This new resource tool is designed to help managers and employees in food service settings understand when, why and how to effectively restrict or exclude ill food service employees in order to prevent the spread of foodborne illness. The “Red Book” was designed by the Georgia Department of Public Health as a guidance document to help industry train food service employees, including a decision tree to help managers make the right call when it comes to a sick employee in the workplace. The GaDPH has been an integral part of Georgia’s Food Safety & Defense Task Force, and GaDPH used task force meetings in 2017 as the perfect platform to publicize the tool as a valuable resource for public health inspectors and industry. The template provides forms to utilize with all new hires, covering what foodborne illness is, an agreement for the employee to sign about reporting illness, and a decision tree to help managers ensure they are meeting regulatory requirements to help with inspections. This resource is an effective mitigation tool against the spread of foodborne illness by implementing a successful Employee Health Policy in food service establishments.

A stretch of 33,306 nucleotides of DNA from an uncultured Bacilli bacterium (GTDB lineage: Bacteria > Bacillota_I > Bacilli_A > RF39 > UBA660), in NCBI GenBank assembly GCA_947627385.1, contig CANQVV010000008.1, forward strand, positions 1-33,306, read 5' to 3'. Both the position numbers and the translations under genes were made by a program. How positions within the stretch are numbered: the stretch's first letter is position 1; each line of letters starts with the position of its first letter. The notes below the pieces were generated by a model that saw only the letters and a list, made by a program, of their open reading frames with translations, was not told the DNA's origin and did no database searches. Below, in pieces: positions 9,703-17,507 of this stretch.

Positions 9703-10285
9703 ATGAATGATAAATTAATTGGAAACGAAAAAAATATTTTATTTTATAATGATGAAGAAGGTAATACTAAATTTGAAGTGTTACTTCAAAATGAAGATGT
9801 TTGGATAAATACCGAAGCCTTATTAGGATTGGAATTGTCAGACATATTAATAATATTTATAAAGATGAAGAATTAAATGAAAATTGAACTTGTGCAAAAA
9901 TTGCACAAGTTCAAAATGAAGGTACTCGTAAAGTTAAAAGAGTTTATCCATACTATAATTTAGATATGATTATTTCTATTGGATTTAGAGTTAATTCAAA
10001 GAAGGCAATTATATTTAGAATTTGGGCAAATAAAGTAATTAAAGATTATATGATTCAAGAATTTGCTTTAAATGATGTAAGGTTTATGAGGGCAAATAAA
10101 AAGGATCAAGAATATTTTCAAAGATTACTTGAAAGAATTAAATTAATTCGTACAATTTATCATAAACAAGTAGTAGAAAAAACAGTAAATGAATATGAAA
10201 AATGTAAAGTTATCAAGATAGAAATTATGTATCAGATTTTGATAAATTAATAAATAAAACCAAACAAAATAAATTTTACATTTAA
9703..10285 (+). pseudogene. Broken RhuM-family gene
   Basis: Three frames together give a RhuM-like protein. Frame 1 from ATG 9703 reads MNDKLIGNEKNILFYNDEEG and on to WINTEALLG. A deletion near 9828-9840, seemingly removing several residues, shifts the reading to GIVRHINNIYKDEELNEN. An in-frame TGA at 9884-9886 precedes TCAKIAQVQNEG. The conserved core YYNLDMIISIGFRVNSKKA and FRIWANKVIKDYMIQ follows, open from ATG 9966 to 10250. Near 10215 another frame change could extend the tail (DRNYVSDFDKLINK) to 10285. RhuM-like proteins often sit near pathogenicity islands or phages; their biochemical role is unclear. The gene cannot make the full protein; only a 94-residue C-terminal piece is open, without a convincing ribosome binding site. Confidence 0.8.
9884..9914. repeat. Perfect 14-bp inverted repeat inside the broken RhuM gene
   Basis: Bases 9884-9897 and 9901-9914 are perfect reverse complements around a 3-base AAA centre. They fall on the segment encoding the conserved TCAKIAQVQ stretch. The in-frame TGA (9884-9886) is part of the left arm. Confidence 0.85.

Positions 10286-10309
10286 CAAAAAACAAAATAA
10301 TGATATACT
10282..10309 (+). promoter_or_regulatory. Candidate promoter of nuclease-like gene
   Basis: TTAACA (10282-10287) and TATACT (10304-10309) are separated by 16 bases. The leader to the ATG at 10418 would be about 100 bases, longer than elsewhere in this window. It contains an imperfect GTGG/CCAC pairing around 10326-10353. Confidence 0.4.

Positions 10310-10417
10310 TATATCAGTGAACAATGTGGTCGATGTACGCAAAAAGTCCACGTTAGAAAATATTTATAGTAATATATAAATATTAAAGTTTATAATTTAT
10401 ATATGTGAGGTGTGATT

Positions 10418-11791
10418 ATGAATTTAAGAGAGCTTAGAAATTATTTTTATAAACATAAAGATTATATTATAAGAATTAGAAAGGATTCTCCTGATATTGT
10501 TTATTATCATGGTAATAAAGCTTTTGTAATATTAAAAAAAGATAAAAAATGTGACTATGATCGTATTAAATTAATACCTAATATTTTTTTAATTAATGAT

What are people saying about the Red Book?
“While I was standardizing one of our employees in Cobb County, during the standardization inspection, the industry representative had not yet implemented a proper employee health policy in their establishment. The inspector provided a copy of the Red Book and the industry rep exclaimed, ‘This is perfect – this is just what we need!’ As you can imagine, my face lit up! I’m very enthusiastic about more encounters like this as the Red Book becomes a common tool for inspectors to provide to industry.” –Shaun Bryant, Program Consultant, Environmental Health Section, Georgia Department of Public Health
“This has been great for my team. I am very appreciative of the Red Book because, even though we have had guidance documents like this in the past, this one hits the mark! It has been a very valuable tool for my staff and makes the topic of ‘employee health’ much simpler to explain, and is the perfect example to provide to operators in my area.” –Karen Gulley, Food Service Program Manager, Cobb County Board of Health/Environmental Health